Yes, there is a ghost. However this ghost is neither friendly Casper nor angry spirit. Instead, for the vast majority of the run time, we see a white sheet covered Casey Affleck (at least we are told it’s him) standing in static melancholic repose. We do initially meet Affleck’s composer character in what appears to be a somewhat normal up-and-down relationship with his wife, played by Rooney Mara. In the midst of a passive-aggressive argument about whether to move from their somewhat dumpy suburban rental, Affleck’s character is killed in an automobile accident mere feet from their driveway. We next see him back in the house, draped in a bedsheet (one way to keep wardrobe costs under control), and watching his grief-stricken wife through blackened eye holes.

We come to understand that the ghost is confined to the home and time seems to bounce from present to future to past. The residents change, but the ghost doesn’t. Periodically the ghost flashes anger or some other act that disrupts the real world, but mostly he just stands and observes longingly.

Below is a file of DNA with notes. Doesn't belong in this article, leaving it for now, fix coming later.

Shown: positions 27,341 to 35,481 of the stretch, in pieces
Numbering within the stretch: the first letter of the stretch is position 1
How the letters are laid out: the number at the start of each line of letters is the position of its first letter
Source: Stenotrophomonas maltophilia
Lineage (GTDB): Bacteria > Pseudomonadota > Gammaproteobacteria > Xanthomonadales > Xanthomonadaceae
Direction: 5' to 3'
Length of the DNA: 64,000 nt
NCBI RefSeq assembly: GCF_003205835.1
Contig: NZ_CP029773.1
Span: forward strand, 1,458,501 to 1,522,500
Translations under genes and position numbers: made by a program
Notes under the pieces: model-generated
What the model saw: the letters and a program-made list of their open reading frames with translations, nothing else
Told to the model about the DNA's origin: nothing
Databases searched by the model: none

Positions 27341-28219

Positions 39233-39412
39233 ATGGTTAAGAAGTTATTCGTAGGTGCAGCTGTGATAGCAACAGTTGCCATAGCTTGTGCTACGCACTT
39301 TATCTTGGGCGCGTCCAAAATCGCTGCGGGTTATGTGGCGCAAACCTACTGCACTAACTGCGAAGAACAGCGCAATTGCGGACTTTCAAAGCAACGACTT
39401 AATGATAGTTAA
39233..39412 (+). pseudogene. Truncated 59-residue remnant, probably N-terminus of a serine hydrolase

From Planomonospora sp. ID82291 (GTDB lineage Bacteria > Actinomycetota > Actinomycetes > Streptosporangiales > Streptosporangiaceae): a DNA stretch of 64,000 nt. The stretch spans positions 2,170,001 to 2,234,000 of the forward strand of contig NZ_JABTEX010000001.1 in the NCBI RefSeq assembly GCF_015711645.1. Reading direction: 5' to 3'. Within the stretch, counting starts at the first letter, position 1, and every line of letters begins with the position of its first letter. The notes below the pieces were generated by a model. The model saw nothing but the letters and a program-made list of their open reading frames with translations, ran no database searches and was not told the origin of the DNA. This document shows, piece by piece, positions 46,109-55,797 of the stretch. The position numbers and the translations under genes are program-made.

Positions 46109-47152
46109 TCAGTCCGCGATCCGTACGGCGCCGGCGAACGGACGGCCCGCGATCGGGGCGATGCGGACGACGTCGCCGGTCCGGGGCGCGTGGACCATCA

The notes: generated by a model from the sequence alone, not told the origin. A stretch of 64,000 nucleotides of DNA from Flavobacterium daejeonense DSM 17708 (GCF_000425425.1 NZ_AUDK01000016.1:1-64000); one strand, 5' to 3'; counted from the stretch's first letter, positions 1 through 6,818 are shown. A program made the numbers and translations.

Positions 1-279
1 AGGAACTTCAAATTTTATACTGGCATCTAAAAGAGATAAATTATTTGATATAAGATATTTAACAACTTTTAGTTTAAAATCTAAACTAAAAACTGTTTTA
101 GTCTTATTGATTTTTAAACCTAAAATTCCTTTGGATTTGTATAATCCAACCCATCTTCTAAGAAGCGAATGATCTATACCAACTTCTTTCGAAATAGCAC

A word of caution is in order. This is a deep cut, art house indie that features very little dialogue, almost no plot, and numerous extended fixed shots with no payoff for your anticipation. Oh, and it’s shot in the old fashioned almost square aspect ratio. There are no creepy clowns under the bed or in the storm drains, and there is an absence of cheap jump-scares (OK, there is one that is the director’s prank on the audience). This is more abstract experimental filmmaking than traditional horror, so choose your viewing partner accordingly.